Mula: Rem­i­nis­cent fash­ion state­ment in­spired by time­less in­di­vid­u­al­ity

The Daily News Egypt - - Life Style - By Nay­era Yasser

In a time when squared shoul­ders and mid-length skirts were seen around ev­ery cor­ner in the city,re­fined tai­lor­ing and thought-through em­broi­dery were a valu­able cur­rency, un­der­stood and ac­quired by the com­mon pub­lic.

Ahead of each high-so­ci­ety oc­ca­sion, tai­lors would bid their farewell to rest and op­er­ate based on cat­naps. Their packed sched­ules would be or­gan­ised based on a client’s re­quest to walk into the ball­room wear­ing the most in­tri­cate drap­ing, while another would re­move an inch af­ter another to fur­ther high­light her nar­row hips.

Nonethe­less, one of Cairo’s most well-known so­cialites would al­ways re­main un­moved. Gamila Has­sanien was never seen un­pre­pared. Known by the nick­name Mula, Has­sanien was al­ways keen to re­spond to each in­vi­ta­tion with a one-of-a-kind gown.

Her sig­nif­i­cant sense of fash­ion was never gov­erned by the decade’s pop­u­lar trends, but rather, by her eye for good fab­rics and skil­ful sewing. Her ap­pre­ci­a­tion for hand­crafts ex­tended from cou­ture to im­pact even her un­der­stand­ing of daily lux­ury.Her time­less en­sem­bles re­main faith­ful to glam­our, so­phis­ti­ca­tion, and el­e­gance un­til the present day.

With that said, Has­sanien’s wed­ding dress was by far her great­est source of pride. The mod­est gown is the per­fect rep­re­sen­ta­tion of the 1940s’ most me­morable trends.The state­ment shoul­ders, the V neck­line, and em­broi­dered stripes of se­quin all add to the time­less al­lure of this white vi­sion,es­pe­cially when com­bined with her flo­ral hair ac­ces­sories and dan­gling pair of ear­rings.

Decades later, Mula’s wed­ding por­trait re­mained the cen­tre of at­ten­tion with a great deal of ad­mir­ing gazes and com­ments as it wel­comed her grand­daugh­ter’s guests, while oc­cu­py­ing a cen­tre-stage lo­ca­tion at Moushira Ra­madan’s res­i­dence.With cur­rent trends dig­ging into the wealth of pre­vi­ous decades, Ra­madan quickly re­alised that her fash­ion-for­ward an­ces­tor has never lost a bit of her charm and ca­pa­bil­ity to draw in each and ev­ery vis­i­tor.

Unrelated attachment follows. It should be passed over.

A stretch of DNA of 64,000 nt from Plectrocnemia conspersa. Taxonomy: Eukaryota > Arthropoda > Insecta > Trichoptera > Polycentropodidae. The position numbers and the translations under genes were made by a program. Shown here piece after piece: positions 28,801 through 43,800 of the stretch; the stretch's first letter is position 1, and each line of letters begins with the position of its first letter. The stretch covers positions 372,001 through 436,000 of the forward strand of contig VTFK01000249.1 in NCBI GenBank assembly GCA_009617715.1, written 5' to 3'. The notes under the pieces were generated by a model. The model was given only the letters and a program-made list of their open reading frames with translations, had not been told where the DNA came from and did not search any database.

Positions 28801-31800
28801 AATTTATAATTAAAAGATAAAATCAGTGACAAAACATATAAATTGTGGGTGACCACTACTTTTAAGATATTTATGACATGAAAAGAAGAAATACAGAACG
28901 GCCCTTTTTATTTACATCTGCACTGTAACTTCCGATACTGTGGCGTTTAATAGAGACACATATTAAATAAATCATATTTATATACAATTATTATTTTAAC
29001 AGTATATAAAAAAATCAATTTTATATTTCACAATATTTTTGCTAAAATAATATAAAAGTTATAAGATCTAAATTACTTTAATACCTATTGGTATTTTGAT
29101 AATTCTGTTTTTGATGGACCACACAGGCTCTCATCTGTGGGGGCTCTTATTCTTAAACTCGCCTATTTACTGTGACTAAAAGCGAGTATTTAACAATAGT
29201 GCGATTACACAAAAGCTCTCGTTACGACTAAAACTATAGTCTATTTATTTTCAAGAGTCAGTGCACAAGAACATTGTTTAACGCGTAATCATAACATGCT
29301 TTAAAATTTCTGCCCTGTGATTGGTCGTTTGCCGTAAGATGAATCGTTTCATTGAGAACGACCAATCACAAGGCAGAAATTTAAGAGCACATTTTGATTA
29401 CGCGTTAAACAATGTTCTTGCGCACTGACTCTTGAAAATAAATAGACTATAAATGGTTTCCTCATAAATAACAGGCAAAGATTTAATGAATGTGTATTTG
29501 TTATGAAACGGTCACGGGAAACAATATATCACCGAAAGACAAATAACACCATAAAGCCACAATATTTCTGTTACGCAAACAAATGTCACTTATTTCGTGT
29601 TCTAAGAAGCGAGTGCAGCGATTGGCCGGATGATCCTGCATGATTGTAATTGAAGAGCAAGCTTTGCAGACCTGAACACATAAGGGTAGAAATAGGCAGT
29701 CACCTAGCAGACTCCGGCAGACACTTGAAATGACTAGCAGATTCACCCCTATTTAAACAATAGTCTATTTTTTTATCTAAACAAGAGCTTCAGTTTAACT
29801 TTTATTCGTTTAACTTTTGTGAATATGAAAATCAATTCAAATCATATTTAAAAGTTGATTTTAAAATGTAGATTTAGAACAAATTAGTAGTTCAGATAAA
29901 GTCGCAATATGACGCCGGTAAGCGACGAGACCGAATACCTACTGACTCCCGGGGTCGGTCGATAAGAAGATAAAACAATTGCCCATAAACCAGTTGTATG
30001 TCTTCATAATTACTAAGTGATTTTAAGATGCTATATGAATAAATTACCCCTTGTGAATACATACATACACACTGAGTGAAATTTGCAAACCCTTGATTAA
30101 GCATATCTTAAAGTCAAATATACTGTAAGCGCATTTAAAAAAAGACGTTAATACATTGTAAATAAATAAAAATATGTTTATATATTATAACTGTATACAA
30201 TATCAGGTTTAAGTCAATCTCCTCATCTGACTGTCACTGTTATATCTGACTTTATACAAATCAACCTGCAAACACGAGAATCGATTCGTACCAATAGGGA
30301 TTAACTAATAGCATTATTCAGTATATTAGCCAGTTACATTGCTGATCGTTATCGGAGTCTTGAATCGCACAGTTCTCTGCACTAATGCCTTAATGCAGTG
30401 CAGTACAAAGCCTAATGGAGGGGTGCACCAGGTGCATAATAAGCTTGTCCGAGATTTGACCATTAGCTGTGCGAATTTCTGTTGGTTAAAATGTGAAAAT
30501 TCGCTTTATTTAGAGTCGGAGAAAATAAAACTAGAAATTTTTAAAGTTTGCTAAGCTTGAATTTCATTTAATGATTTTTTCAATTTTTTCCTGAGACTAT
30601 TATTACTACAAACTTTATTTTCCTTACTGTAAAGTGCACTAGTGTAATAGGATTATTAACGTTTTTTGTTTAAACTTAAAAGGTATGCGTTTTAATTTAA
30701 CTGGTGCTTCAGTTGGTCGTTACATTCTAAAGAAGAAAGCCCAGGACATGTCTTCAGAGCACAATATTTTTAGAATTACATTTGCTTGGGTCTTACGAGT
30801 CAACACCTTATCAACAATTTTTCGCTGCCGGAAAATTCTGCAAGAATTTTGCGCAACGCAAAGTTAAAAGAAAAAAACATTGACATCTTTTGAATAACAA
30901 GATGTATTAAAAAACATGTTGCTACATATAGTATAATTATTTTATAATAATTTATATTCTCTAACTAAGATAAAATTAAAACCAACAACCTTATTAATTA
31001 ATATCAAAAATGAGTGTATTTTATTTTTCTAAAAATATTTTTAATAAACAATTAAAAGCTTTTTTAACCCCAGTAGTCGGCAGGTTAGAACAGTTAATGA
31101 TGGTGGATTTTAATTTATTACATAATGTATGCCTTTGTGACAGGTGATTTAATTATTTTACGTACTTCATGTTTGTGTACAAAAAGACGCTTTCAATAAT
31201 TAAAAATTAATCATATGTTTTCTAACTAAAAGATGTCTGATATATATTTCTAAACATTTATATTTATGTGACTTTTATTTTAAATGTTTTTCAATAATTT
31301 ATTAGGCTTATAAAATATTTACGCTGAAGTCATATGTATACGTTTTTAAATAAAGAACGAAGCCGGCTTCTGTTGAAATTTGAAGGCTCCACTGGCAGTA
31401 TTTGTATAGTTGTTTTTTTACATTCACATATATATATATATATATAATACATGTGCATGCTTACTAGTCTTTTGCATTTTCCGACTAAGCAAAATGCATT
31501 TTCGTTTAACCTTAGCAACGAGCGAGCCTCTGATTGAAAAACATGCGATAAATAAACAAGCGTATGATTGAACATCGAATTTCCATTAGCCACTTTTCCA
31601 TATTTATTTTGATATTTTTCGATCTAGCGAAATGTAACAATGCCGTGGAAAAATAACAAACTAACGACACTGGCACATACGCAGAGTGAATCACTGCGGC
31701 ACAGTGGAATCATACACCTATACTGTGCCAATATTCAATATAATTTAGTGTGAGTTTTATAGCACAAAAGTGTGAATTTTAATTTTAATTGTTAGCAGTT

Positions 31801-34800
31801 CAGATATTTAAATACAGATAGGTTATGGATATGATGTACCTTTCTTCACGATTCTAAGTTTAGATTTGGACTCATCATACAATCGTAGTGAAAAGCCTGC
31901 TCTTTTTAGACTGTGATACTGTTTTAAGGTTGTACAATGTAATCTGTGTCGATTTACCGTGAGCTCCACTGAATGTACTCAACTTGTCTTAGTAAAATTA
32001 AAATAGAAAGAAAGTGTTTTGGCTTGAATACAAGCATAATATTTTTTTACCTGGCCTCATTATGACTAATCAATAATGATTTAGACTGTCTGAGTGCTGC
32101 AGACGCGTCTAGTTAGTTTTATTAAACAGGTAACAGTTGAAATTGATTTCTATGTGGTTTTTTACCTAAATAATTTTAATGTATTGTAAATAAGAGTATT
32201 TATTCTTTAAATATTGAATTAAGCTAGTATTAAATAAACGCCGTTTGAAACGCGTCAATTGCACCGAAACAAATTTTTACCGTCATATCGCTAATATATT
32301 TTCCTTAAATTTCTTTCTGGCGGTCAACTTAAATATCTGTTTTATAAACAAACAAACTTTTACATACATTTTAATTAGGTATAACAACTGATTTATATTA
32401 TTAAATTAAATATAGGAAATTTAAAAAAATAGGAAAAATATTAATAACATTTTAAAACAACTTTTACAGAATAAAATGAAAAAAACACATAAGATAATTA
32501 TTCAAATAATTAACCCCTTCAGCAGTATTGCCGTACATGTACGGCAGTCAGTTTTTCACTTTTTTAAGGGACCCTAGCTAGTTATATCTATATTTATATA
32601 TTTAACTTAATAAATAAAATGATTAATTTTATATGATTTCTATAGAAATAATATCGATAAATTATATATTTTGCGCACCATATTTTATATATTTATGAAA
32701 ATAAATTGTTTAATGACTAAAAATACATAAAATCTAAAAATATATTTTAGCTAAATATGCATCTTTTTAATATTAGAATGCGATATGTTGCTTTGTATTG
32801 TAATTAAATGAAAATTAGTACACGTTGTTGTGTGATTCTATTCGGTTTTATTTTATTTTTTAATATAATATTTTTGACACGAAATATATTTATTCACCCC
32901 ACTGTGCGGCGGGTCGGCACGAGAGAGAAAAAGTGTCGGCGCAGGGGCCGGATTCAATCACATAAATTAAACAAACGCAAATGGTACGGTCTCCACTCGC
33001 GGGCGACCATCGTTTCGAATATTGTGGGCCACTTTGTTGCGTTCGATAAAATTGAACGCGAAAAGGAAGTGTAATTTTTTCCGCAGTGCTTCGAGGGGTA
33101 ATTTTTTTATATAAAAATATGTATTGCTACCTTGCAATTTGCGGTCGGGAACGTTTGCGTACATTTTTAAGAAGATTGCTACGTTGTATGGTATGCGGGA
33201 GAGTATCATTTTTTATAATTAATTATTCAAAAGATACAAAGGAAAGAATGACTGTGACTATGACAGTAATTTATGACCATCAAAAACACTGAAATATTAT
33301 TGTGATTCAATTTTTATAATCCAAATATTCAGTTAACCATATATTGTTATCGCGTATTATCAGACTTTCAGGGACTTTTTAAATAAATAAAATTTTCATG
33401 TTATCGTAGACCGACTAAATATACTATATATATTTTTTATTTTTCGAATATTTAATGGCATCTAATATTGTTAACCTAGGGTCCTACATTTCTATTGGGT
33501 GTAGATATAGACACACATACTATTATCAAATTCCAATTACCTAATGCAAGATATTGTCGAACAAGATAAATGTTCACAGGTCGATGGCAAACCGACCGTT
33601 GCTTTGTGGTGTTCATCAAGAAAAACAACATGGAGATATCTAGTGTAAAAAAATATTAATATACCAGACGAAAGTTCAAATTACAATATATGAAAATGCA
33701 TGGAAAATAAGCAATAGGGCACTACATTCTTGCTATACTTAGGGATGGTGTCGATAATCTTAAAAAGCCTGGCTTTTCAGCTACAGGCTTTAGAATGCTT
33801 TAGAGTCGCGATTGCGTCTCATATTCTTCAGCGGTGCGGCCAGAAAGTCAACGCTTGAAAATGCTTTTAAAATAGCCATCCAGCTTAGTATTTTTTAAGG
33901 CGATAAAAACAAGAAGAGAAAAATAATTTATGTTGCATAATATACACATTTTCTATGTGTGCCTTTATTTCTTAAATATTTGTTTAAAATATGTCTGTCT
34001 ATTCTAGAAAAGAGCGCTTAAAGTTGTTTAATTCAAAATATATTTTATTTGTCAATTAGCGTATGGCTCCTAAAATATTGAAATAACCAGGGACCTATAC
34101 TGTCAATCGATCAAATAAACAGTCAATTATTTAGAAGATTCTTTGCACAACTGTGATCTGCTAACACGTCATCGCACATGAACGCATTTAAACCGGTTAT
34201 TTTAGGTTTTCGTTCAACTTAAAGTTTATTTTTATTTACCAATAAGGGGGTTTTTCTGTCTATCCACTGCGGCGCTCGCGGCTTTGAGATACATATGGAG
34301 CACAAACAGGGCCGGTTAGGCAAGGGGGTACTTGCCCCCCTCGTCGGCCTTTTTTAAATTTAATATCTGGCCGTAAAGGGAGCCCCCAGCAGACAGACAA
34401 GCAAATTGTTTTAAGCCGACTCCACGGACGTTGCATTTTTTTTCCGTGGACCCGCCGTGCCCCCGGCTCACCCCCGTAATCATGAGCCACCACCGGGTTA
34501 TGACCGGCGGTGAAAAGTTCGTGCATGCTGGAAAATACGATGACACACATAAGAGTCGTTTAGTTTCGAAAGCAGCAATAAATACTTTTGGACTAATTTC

With­out a mo­ment of doubt, Ra­madan de­cided to bring back her grand­mother un­der the spot­light by launch­ing a fash­ion brand in­spired by the glam­ourous lady. As the master­mind be­hind each and ev­ery one of her me­morable en­sem­bles, Mula’s aes­thetic has al­ways re­mained un­wa­ver­ing.

In­spired by Has­sanien’s distinctive flair for glitz, Ra­madan joined forces with lo­cal fash­ion de­signer Mo­hamed Samy to study the fas­ci­nat­ing pho­tos of Mula and cre­ate a brand pow­ered by the lady’s un­ques­tion­able charm. Named af­ter the no­to­ri­ous fash­ion icon, Mula is a con­tem­po­rary la­bel tai­lored for those who aim to ef­fort­lessly stand­out and dive against the crash­ing waves of fash­ion trends.

Each piece of gar­ment cap­i­talises on the mar­vel­lous im­pact of time­less el­e­gance. Pow­ered by the 1940s ap­pre­ci­a­tion for tai­lor­ing, the brand em­braces the re­fined art as a core char­ac­ter­is­tic.

Ra­madan and Samy cel­e­brated the brand’s de­but col­lec­tion with a run­way show at the Cairo Mar­riot Ho­tel, where a num­ber of the coun­try’s most cel­e­brated fig­ures of women em­pow­er­ment were present.The front row fea­tured a diver­sity of ra­dio hosts,TV pre­sen­ters, artists, and de­sign­ers.

As for the col­lec­tion, it in­cluded three dif­fer­ent mi­nor sto­ries; prac­ti­cal ca­sual, play­ful cock­tail en­sem­bles, and black-tie gowns.The colour pal­let promised a light-hearted spring and sum­mer sea­son with dif­fer­ent shades of beige and turquoise. On the other hand, the de­signer main­tained a non­cha­lant aes­thetic with waft­ing fab­rics—such as linen and chif­fon—for the ca­sual looks. Sub­se­quently, the cock­tail out­fits in­cluded many em­bel­lished co­or­di­nated looks, mak­ing il­lu­mi­nated trousers the ul­ti­mate musthave for the cur­rent sea­son.

Newspapers in English

Newspapers from Egypt

© PressReader. All rights reserved.